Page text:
The history of chocolate

The Aztecs associated chocolate with Xochiquetzal, the goddess of fertility. In  the New World, chocolate was consumed in a drink called xocoatl, often seasoned  with vanilla, chili pepper, and pimento. Xocoatl was believed to fight fatigue,  a belief that is probably attributable to the caffeine content. Chocolate was an  important luxury good throughout Pre-Columbian Mesoamerica, and cocao beans were  often used as currency. Other chocolate drinks combined it with such edibles as  maize gruel and honey. 

The Cocoa Tree
The Cocoa Tree
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The xocoatl was said to be an acquired taste. Jose de Acosta, a Spanish Jesuit  missionary who lived in Peru and then Mexico in the later 16th century, wrote:  Loathsome to such as are not acquainted with it, having a scum or froth that  is very unpleasant to taste. Yet it is a drink very much esteemed among the  Indians, where with they feast noble men who pass through their country. The  Spaniards, both men and women, that are accustomed to the country, are very  greedy of this Chocolaté. They say they make diverse sorts of it, some hot,  some cold, and some temperate, and put therein much of that "chili"; yea, they  make paste thereof, the which they say is good for the stomach and against the  catarrh.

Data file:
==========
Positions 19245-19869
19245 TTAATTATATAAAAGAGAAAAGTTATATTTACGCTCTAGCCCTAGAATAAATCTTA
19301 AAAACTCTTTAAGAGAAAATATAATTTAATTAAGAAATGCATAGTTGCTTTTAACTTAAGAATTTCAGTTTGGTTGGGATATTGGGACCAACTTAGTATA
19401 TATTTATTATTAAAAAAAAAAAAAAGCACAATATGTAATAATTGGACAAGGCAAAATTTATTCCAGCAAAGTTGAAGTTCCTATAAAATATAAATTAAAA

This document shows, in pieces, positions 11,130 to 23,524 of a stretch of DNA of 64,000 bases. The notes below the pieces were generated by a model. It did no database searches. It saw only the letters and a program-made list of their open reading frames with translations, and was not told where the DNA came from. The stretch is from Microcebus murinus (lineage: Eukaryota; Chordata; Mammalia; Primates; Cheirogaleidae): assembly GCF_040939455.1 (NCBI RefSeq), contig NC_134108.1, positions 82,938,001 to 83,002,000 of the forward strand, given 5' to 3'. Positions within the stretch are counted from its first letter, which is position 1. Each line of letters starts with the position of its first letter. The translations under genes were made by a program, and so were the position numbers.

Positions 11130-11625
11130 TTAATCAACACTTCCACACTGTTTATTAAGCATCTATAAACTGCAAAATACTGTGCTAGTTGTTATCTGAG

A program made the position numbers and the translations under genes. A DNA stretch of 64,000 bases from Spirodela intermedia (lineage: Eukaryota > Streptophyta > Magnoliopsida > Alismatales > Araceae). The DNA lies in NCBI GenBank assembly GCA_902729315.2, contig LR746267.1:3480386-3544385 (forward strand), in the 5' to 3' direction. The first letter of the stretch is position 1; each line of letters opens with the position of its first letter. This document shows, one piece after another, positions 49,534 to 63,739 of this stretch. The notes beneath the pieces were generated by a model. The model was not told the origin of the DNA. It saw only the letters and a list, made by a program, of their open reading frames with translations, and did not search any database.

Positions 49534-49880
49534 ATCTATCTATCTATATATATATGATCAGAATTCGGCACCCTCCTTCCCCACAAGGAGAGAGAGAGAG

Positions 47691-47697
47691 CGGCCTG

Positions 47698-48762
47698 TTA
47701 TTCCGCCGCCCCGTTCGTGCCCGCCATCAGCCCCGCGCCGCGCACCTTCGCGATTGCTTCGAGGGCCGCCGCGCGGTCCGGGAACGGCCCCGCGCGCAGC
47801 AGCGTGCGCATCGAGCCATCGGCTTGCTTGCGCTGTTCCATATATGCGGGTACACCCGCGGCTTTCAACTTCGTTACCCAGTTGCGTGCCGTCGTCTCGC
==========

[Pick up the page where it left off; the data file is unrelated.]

Christopher Columbus brought some cocoa beans to show Ferdinand and Isabella of  Spain, but it remained for Hernando de Soto to introduce it to Europe more  broadly.  The first recorded shipment of chocolate to the Old World for commercial  purposes was in a shipment from Veracruz to Seville in 1585. It was still served  as a beverage, but the Europeans added sugar to counteract the natural  bitterness, and removed the chili pepper. By the 17th century it was a luxury  item among the European nobility. 

In 1828, Conrad J. van Houten patented a method for extracting the fat from  cocoa beans and making powdered cocoa and cocoa butter. This made it possible to  form the modern chocolate bar. It is believed that Joseph Fry made the first  chocolate for eating in 1847. 

Daniel Peter, a Swiss candle-maker joined his father-in-law's chocolate  business. In 1867 he began experimenting with milk as an ingredient. He brought  his new product, milk chocolate, to market in 1875. He was assisted in removing  the water content from the milk to prevent mildewing by a neighbor, a baby food  manufacturer named Henri Nestlé. 

 


low carb chocolate
There's no food that stirs the passions like chocolate.  Whether its dark, white, or in between, chocolate is one of the all-time favorite foods and flavours. And YES!  You CAN eat chocolate on a low carb diet!  Of course, you need to find a sugar-free chocolate that uses a low carb sweetener.

low carb recipes
Recipes for a low carb diet. You really do need a variety of low carb meals to help you stay with your low carb diet. Find the recipes that fit your diet, and you're on your way!

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